ROME — As climate extremes become more frequent and intense, women and girls – who are at higher risk than men and boys of experiencing the devastating effects of the climate crisis – including food insecurity, must be at the forefront when planning and implementing climate change adaptation solutions, three UN food agencies said today at their joint event on International Women’s Day.
Organized by the Food and Agriculture Organization of the United Nations (FAO), the International Fund for Agricultural Development (IFAD) and the United Nations World Food Program (WFP), the event recognized the contribution of women and girls around the world who play a crucial role in climate change adaptation and mitigation. He also highlighted the need for meaningful participation of women in decision-making processes related to resilience and adaptation to climate change.
The disproportionate dependence of women and girls on climate-sensitive work, such as agriculture, and their limited access to economic and productive resources, as well as services and information, increase their vulnerability to climate change. devastating effects of cyclones, floods and droughts, which in turn impact their lives. livelihoods and food security.
Globally, 80% of people displaced by climate-related disasters are women. When homes are destroyed by climatic shocks, such as hurricanes, cyclones and earthquakes, women and girls are forced to flee to displacement camps, where they are often exposed to increased violence.
“To have a meaningful and lasting impact, women and girls cannot be left behind – they must be at the center of solutions and at the design table of those solutions,” said Maria Helena Semedo, Deputy CEO of FAO and Chair of the FAO Women’s Committee, closing the event.
FAO helps countries develop gender-responsive climate policies and actions in agriculture, forestry, fisheries and livestock. A specially designed program aims to build women’s leadership and negotiation skills, so that they can become climate change negotiators. FAO is also promoting parliamentary actions for gender-responsive budgeting and investments in agrifood systems in the context of climate change and the COVID-19 response. It also helps members adopt gender-sensitive good practices to support climate-smart agriculture and is one of the main implementing agencies of the Global Environment Facility and the Green Climate Fund.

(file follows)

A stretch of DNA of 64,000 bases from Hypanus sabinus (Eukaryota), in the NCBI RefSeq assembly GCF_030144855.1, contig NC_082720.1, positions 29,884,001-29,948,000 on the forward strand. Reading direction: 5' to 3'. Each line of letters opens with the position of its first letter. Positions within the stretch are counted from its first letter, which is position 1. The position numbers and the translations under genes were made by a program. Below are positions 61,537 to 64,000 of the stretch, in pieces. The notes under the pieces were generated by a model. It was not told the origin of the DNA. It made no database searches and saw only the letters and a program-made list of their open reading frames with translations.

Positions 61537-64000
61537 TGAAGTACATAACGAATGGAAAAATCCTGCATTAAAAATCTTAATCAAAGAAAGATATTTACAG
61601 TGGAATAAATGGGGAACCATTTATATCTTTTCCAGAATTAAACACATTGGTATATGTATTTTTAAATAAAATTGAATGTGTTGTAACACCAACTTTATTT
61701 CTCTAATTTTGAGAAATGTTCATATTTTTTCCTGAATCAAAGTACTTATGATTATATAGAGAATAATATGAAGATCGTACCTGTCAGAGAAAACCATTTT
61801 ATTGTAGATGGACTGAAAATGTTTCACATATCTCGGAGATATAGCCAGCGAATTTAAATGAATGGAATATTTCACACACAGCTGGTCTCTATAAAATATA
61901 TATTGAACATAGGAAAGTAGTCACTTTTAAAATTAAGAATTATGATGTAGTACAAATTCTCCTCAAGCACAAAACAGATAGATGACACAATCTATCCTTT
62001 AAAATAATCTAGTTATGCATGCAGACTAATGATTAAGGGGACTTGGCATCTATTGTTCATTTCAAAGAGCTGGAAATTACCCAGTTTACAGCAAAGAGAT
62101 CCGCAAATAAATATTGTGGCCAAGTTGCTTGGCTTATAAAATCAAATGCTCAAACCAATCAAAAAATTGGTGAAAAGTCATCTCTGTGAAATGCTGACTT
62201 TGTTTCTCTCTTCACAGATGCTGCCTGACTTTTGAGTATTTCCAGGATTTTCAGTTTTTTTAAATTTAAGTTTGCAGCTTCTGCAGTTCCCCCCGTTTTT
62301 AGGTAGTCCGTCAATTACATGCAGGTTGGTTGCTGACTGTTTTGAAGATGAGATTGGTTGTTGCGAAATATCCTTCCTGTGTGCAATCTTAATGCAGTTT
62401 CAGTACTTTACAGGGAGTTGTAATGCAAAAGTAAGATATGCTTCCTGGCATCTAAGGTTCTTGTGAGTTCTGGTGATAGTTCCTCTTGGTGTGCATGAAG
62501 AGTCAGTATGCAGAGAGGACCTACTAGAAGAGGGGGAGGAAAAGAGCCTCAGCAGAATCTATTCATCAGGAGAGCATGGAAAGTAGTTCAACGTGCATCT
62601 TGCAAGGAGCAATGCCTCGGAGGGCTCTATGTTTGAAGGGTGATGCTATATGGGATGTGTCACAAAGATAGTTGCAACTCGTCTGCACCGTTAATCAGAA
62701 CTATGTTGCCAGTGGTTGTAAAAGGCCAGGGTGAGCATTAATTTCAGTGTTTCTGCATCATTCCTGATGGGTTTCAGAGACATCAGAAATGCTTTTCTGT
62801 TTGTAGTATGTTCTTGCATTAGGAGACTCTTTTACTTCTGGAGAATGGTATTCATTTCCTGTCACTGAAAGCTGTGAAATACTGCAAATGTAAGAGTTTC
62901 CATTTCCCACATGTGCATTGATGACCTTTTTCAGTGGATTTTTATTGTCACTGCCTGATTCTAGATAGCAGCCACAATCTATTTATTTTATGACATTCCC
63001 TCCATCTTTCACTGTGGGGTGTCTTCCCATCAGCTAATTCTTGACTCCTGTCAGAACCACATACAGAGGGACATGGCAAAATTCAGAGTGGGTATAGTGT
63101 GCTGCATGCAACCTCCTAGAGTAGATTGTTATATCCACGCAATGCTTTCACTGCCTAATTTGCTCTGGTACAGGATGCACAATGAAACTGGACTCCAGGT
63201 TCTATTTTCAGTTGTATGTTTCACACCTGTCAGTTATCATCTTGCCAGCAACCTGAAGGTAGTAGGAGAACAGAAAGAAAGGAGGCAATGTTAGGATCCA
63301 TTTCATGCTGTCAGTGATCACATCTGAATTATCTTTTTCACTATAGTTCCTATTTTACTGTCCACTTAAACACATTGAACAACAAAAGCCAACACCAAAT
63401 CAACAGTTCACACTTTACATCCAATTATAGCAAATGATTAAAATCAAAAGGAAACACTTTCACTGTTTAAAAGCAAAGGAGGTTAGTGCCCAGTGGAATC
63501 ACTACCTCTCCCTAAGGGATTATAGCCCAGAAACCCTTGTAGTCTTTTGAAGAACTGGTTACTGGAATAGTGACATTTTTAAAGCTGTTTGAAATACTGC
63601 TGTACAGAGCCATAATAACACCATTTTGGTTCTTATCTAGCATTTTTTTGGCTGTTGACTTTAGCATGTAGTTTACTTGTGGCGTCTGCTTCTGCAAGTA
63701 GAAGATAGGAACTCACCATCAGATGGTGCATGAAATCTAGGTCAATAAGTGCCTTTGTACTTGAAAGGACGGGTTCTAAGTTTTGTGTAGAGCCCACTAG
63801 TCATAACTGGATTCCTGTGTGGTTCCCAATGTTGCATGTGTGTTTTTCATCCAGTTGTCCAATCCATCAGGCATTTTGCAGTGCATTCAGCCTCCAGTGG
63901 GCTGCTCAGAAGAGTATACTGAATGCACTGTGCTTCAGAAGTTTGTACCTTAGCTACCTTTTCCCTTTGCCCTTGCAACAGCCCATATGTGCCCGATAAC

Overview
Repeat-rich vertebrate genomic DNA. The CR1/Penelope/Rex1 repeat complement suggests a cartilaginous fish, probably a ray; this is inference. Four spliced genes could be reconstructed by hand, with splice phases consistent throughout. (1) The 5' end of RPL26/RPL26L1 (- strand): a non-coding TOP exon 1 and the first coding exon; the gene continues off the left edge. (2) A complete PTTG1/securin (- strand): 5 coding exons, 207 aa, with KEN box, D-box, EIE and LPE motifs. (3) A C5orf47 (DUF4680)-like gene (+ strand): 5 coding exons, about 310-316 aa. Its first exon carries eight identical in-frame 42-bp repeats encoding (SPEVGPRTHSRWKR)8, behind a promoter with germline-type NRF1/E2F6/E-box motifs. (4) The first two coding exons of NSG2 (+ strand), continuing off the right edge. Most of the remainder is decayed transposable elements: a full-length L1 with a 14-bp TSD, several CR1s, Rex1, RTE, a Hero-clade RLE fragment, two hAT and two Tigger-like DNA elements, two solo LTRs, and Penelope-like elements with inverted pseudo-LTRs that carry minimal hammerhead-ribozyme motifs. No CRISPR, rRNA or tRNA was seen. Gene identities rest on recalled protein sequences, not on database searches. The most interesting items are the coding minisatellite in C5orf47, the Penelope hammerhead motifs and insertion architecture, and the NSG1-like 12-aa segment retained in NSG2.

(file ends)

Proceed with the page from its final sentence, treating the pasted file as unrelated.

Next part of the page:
“The 1.7 billion women and girls living in rural areas around the world are far more likely to be affected by climate shocks and conflict – by an order of magnitude. disproportionate to the long-term resilience of our communities. , nutrition and livelihoods. IFAD is working with rural women to strengthen adaptation to climate change in rural areas and preserve the natural resources on which we all depend,” said Dr Jyotsna Puri, Associate Vice-President of IFAD, “With the right kind of investments and recognition, they can help build a better future for us all.”
Through its Adaptation for Smallholder Agriculture Program (ASAP), IFAD prioritizes the empowerment of women. It promotes women’s participation in community planning and decision-making on adaptation and ensures women have access to training and equipment such as drip irrigation and solar pumps. In The Gambia, for example, through access to appropriate water management systems and training in soil fertilization and transplanting, women have diversified and increased their food production, earned higher incomes and strengthened their community’s resilience to climate change.
“Vulnerable communities, including women and girls on the frontlines of the climate crisis, need urgent support to adapt and build resilience,” said WFP Deputy Executive Director Valérie Guarnieri. “WFP provides climate solutions that enable women to access early warning information and forecast funding before a disaster strikes and trains women in climate-resilient agricultural practices.
In Guatemala, where frequent and intense droughts, as well as excessive rains, severe floods and landslides have led to chronic food insecurity in recent years, WFP has launched parametric insurance that provides small-scale women farmers and entrepreneurs with coverage against droughts and excessive rains to protect their livelihoods in the event of a climate shock. The insurance guarantees payouts of up to US$300 and ensures that they are able to meet their basic needs even in the face of a disaster. The project targets indigenous women in the community, taking into account their particular vulnerabilities.
Women have been severely underrepresented in important decision-making processes regarding climate change solutions. The lack of equitable representation of women in climate change adaptation frameworks leads to the creation of solutions that do not accurately address the different needs of diverse groups of people affected by climate change threats.
Empowering women to ensure their full participation in climate change adaptation decisions and frameworks is crucial to achieving a more sustainable world.
FAO/Rome, +39 0657052542
IFAD/Rome +39 3496620155
Isheeta Sumra, WFP/Rome,
Crowd. +39 3471814398